School of Rock Dewey Finn is a substitute teacher who turns his class into one huge rock band. Andrew Lloyd Webber has composed 14 new songs for this new musical, based on the Richard Linklater-Jack Black film. (Paramount Theatre, $35—$115)

May 31–June 23

West Side Story "In truth, they rarely ever made musicals like West Side Story, a show conceived a half-century ago by acclaimed choreographer/director Jerome Robbins along with fellow Broadway legends Leonard Bernstein, Stephen Sondheim, and Arthur Laurents. You've seen the movie, you've heard the songs, you're well-familiar with the Romeo and Juliet-inspired 1950s New York street-gang setting. A musical that tells its story as much through dance as it does through song or dialogue, this is Robbins's masterpiece." (The 5th Avenue Theatre)

June 8–30

The Champagne Widow Opal Peachey and Annastasia Workman's brand-new musical is paired with a four-course meal by Erin Brindley and a champagne flight. Peachey will star as the quintessential "Champagne Widow," introducing you to Veuve Clicquot, Veuve Pommery, Veuve Bollinger, and Veuve Laurent-Perrier and their indomitably bubbly spirits as they go into the champagne business. (Cafe Nordo, $79)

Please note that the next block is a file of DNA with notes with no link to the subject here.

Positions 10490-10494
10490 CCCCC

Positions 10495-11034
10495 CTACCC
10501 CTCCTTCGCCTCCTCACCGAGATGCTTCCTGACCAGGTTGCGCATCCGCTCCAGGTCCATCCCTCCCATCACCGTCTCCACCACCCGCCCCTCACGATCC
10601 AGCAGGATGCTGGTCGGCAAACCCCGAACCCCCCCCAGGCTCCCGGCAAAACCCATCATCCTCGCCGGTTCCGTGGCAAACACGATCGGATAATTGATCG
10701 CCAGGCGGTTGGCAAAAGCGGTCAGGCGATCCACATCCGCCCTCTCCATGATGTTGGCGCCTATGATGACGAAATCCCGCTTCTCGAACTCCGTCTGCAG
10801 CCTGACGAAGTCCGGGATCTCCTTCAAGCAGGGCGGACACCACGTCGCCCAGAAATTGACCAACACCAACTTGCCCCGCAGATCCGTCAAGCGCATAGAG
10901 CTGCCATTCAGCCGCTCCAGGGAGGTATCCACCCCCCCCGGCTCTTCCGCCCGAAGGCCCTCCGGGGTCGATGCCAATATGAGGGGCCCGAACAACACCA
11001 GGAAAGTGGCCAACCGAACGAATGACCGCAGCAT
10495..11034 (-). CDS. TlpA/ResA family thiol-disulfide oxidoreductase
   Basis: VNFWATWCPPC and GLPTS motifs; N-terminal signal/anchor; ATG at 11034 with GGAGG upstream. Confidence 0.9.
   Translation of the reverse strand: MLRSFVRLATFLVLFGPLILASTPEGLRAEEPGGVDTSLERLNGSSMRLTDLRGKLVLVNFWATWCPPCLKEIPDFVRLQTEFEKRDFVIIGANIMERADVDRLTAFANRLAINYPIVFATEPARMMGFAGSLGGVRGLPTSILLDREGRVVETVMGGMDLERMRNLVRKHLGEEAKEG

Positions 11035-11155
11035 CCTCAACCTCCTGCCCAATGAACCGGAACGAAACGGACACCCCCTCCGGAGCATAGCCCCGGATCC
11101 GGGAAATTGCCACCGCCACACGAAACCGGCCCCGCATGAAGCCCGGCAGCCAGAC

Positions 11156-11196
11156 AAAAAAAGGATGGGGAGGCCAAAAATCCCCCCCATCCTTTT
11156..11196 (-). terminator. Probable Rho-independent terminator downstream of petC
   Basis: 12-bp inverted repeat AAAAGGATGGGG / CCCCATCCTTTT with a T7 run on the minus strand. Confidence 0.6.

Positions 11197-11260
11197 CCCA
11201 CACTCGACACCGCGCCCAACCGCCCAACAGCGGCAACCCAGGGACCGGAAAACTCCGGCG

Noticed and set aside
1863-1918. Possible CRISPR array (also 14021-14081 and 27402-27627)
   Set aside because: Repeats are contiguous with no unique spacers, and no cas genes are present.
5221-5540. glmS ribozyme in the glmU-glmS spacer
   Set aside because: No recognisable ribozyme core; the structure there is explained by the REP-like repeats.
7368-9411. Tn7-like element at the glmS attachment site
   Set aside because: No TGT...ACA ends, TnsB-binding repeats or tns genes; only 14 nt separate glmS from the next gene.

March 15–24

Director's Choice Pacific Northwest Ballet's artistic director Peter Boal will give us what we've been waiting for all year: a compelling collection of contemporary ballets that push boundaries and make the form feel alive again. This year, he's presenting world premieres from American choreographers Robyn Mineko Williams and Matthew Neenan, plus Justin Peck's In the Countenance of Kings. My prediction is the new pieces will be romantic, abstract, and slightly nostalgic. Then Peck's piece, enlivened with Sufjan Stevens's swirling, sylvan score, will pull us out of the past and ready us for a newly dawning spring. RS (McCaw Hall, $37—$189)

March 29–30

A.I.M by Kyle Abraham Years ago, theater critic, Brendan Kiley, The Stranger wrote, "Critics talk about hiphop theater and hiphop dance-theater, but artists like Abraham are making that critical frame obsolete, demonstrating that hiphop is an influence, not a cage." Abraham and his dancers have returned with new choreography, all created in the last two years, including a solo work by Abraham called INDY; Meditation: A Silent Prayer, with a voice-over by Carrie Mae Weems and art by Titus Kaphar; a "club beat"-filled piece called Drive; and a duet from Dearest Home. (Moore Theatre, 8 pm, $33—$53)